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Cahercalla Hospital

HIQA threatened to cancel Clare hospital’s registration

A NATIONAL health watchdog issued a notice to cancel the registration of an Ennis community hospital due to a history of non-compliances with regulations, writes Dan Danaher.
The Health Information and Quality Authority (HIQA) has confirmed its chief inspector issued a notice of proposal to cancel the registration of Cahercalla Community Hospital and Hospice earlier this year after an inspection in January and February found action had not been taken to address non compliances.

HIQA has confirmed the notice of proposed decision to cancel the registration of Cahercalla Community Hospital and Hospice remains in effect and has not been withdrawn.

This notice was addressed by Cahercalla, which outlined a revised organisational structure, after enlisting the services of Mowlam Healthcare to manage the centre.
HIQA stated Cahercalla had a “poor history of compliance with regulations, with repeated non-compliance in areas such as governance and management, individual assessment and care planning, health care and staffing”.
An inspection report completed after an unannounced visit on March 16 stated there were breaches of regulations concerning staffing, training and staff development and individual assessment and care plan.
The hospital was compliant in relation to regulations governing persons in charge, visits and health care and was substantially compliant concerning records, governance and management, complaints’ procedure, infection control and residents’ rights.
Inspectors spoke with a number of residents on the day on the inspection. Residents said that they felt safe and well looked after in the centre. They said that the staff
were kind to them and treated them with respect.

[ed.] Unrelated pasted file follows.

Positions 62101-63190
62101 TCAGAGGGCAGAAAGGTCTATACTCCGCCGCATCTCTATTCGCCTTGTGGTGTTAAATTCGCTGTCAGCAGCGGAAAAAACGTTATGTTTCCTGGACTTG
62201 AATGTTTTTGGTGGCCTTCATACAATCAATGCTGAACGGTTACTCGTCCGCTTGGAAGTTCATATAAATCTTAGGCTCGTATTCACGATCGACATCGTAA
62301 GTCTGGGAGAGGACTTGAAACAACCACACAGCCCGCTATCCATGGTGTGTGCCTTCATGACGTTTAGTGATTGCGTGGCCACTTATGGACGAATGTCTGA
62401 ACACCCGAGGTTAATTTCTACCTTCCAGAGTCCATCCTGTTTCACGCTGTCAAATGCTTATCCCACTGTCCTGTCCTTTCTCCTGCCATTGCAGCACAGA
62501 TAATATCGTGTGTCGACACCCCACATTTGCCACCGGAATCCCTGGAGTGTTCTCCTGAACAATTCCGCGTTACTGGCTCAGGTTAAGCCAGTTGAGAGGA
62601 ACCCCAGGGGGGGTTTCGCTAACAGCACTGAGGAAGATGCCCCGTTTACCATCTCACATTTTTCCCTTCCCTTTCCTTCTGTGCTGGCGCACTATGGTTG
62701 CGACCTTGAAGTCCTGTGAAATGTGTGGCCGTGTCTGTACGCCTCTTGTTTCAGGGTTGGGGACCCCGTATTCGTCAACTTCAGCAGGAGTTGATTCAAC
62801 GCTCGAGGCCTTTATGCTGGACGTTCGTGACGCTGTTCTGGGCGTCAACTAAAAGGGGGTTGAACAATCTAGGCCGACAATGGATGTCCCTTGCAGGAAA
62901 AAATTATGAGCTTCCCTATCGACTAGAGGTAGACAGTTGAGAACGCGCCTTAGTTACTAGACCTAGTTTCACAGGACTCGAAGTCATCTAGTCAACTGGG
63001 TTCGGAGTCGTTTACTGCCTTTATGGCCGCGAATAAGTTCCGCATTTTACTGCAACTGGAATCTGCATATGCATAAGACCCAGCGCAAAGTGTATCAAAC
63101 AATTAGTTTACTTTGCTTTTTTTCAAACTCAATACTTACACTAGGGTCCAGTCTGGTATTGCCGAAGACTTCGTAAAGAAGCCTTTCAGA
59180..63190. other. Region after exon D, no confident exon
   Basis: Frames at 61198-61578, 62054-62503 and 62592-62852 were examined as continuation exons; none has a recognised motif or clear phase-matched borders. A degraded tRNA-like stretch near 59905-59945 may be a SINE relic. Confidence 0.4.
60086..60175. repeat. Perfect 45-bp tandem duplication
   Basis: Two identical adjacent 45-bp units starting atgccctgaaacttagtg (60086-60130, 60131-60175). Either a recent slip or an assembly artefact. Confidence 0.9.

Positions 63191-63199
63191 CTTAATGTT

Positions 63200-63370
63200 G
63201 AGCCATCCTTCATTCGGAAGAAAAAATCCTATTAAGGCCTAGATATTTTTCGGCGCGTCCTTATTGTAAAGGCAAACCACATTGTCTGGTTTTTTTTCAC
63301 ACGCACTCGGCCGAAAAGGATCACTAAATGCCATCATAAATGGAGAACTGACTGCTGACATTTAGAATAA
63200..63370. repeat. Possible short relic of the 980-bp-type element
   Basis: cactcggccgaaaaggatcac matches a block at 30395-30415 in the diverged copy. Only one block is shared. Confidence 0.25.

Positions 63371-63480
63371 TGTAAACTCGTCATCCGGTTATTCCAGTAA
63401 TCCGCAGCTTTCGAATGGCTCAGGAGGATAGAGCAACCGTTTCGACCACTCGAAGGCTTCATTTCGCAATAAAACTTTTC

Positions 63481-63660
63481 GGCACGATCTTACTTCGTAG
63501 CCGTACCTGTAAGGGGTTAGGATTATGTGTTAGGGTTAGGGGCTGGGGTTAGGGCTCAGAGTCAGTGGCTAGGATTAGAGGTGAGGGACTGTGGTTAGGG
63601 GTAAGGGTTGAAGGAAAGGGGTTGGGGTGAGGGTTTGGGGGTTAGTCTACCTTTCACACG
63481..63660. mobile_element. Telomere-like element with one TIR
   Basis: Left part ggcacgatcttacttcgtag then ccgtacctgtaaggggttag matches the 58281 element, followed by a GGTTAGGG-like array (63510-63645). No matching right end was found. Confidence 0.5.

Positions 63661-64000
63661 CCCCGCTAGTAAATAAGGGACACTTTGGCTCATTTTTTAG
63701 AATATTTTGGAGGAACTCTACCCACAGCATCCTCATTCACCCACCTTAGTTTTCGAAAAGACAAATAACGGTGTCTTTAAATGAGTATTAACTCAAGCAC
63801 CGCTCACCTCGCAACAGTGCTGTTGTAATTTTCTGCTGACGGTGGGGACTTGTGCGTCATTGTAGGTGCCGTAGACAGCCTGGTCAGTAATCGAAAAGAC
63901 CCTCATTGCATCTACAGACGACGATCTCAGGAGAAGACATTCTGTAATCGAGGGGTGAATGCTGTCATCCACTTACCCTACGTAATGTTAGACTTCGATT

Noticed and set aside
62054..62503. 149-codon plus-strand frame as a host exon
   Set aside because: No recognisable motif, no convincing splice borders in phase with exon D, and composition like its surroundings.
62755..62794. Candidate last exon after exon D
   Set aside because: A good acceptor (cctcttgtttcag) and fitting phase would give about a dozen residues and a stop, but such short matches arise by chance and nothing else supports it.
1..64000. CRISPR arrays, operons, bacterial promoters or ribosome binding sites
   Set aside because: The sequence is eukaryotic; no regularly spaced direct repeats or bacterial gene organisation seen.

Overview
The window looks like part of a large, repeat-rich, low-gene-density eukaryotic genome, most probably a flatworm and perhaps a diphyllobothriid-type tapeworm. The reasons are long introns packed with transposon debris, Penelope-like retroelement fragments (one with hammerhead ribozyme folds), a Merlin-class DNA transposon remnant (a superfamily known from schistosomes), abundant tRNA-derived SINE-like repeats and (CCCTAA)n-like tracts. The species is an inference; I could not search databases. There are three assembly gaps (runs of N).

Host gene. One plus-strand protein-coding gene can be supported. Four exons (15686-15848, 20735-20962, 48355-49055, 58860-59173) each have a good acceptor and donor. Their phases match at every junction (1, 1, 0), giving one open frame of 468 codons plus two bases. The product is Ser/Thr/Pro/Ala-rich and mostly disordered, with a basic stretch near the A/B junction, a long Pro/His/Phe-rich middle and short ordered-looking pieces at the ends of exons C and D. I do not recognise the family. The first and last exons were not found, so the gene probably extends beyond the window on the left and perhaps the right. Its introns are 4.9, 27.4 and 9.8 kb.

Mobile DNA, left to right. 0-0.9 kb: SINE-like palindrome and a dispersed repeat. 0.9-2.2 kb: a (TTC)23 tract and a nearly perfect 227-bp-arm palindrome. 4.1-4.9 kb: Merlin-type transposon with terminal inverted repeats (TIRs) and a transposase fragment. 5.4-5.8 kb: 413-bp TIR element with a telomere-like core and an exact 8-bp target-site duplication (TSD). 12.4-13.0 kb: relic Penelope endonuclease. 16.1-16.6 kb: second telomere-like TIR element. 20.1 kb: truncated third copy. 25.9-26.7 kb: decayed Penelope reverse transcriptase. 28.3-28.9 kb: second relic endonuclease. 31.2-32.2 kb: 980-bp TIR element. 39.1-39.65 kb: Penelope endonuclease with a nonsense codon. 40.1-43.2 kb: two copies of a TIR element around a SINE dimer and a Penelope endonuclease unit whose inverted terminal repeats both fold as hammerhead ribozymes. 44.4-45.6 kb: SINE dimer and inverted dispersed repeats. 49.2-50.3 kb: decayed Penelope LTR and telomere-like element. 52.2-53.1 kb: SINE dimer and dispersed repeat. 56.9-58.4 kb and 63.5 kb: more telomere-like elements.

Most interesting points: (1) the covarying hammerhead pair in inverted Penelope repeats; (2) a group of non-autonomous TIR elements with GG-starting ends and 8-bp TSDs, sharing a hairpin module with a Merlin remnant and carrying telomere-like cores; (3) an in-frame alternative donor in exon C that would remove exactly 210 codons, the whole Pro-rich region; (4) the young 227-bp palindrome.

Residents told the inspectors that the national restrictions in place due to Covid-19 had been difficult but that they were very happy to have been vaccinated and felt
that things were changing for the better.
Inspectors observed improvements in the opportunities available to residents in relation to social engagement. A new activity schedule included group and individual activities
including, exercises to music, baking, bingo, arts and crafts, and pampering and relaxations sessions.
A residents’ forum had also been established and patients were updated on the new visiting guidelines.
Residents told inspectors that they enjoyed the food in particular the brown bread and cakes made on site by kitchen staff.
The report noted the new management team had reconfigured the accommodation in the centre reducing the units from five to four. This allowed for the reallocation of staff throughout the
centre.
Responding to issues, management has set up a comprehensive review of rosters to ensure that staffing levels and skill mix are always sufficient to meet residents’ assessed care needs. The person in charge will monitor the rosters closely to ensure that planned rosters are implemented in practice.
A member of the management team will always be rostered at weekends to ensure the consistent delivery of person-centred care, including the provision of a variety of interesting and meaningful activities, based on the expressed preferences of residents.
There are now three clinical nurse managers in post, including two recently appointed CNMs. One of the new CNMs is an experienced nurse who has been working as a staff nurse in the hospital until her promotion and the other is new to the hospital. Both newly appointed CNMs have completed an induction programme, supported by management.
Recruitment is ongoing to fill the remaining CNM positions and the assistant director of nursing is supporting the supervision of staff and care delivery.
The person in charge is supporting the induction and performance of the management team with support from the Healthcare Manager (HCM).
There is a weekly management meeting to assess progress and identify development needs and service priorities.
A new electronic resident record system has been introduced, resident data has been entered and a significant amount of time has been spent in ensuring that staff have been
trained how to use the system for recording assessment, care plans and all resident information.
There is a monthly management team meeting in the home. which reviews all operational aspects of the home, including key performance indicators, risk management, audits and progress on identified actions and updates on quality improvement initiatives.
The management team will promote a culture of openness and transparency, including encouraging feedback from residents and relatives, whether positive or
negative.
New measures and checks have been implemented to improve infection control, while there is no a weekly audit of of clinical documentation to ensure that each resident’s required care needs are addressed.

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